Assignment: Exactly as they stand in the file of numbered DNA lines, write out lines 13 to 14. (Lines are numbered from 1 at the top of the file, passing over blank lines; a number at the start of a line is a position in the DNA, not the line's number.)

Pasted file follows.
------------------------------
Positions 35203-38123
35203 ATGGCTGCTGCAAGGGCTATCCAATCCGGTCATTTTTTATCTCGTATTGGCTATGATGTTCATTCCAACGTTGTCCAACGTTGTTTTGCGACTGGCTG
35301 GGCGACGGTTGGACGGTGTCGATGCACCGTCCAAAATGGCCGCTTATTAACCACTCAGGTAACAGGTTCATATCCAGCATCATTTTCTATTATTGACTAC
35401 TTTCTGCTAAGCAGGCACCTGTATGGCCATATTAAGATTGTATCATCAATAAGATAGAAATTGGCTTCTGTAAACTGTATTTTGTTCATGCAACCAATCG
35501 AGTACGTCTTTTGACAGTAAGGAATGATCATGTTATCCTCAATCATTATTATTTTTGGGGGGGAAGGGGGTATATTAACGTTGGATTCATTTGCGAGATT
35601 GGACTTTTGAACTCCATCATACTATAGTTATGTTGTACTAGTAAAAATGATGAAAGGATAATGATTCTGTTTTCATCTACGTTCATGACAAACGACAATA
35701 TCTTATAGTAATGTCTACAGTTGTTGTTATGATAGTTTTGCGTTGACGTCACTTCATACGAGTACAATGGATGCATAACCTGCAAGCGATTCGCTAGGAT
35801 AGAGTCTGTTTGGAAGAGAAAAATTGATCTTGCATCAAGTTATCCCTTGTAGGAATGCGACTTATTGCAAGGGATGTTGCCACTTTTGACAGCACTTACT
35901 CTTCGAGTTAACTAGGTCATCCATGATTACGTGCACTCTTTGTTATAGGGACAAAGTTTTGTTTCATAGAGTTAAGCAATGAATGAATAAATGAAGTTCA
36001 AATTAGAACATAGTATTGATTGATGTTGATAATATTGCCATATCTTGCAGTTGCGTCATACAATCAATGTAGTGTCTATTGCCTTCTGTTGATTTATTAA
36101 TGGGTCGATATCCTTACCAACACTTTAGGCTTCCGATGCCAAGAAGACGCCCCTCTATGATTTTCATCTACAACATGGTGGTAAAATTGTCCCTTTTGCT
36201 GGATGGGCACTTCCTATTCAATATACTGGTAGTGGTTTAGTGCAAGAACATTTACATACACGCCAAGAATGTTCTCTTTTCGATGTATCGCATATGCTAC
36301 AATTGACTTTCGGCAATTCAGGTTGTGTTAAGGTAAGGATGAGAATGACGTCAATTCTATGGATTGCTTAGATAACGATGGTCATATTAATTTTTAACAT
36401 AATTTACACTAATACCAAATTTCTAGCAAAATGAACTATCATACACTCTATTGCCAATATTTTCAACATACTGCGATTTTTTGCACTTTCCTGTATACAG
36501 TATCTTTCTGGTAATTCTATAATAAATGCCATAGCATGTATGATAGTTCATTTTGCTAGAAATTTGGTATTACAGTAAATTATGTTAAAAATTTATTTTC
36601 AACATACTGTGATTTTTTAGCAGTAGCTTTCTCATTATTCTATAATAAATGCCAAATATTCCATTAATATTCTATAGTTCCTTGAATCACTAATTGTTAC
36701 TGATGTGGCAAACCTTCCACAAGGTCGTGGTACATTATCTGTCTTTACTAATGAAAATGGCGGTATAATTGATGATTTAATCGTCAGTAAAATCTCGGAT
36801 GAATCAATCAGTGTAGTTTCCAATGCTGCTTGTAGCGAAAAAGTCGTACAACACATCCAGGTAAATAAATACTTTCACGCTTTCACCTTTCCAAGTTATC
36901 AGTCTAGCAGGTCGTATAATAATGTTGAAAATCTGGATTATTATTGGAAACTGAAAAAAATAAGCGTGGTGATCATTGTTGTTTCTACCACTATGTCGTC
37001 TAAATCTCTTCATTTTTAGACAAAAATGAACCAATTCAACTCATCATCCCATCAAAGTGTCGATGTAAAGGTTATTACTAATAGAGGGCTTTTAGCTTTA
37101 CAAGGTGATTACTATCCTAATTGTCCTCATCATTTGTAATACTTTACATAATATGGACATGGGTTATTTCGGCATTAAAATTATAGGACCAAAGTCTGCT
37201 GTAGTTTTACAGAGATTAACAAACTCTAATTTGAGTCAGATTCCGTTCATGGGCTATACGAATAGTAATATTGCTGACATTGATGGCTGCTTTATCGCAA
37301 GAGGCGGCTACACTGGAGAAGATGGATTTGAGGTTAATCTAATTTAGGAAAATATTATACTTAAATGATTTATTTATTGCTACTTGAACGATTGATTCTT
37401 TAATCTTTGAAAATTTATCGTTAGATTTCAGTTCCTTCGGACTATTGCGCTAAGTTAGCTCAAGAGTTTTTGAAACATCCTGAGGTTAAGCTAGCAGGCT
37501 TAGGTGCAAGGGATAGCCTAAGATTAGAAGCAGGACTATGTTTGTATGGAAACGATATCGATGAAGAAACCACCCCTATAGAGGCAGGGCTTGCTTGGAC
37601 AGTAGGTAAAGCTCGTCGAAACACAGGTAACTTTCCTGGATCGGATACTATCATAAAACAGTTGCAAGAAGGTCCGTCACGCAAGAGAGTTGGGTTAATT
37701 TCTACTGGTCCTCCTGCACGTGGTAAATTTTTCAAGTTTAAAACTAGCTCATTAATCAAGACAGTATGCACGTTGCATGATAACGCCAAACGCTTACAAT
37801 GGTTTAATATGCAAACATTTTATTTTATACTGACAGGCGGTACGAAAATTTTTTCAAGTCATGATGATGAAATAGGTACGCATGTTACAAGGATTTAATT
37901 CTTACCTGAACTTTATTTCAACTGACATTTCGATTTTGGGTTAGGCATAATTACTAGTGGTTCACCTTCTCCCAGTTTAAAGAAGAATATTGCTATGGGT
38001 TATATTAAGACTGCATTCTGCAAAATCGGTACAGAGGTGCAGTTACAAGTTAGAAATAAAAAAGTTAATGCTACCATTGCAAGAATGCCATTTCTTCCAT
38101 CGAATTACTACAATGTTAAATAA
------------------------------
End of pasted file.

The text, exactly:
36301 AATTGACTTTCGGCAATTCAGGTTGTGTTAAGGTAAGGATGAGAATGACGTCAATTCTATGGATTGCTTAGATAACGATGGTCATATTAATTTTTAACAT
36401 AATTTACACTAATACCAAATTTCTAGCAAAATGAACTATCATACACTCTATTGCCAATATTTTCAACATACTGCGATTTTTTGCACTTTCCTGTATACAG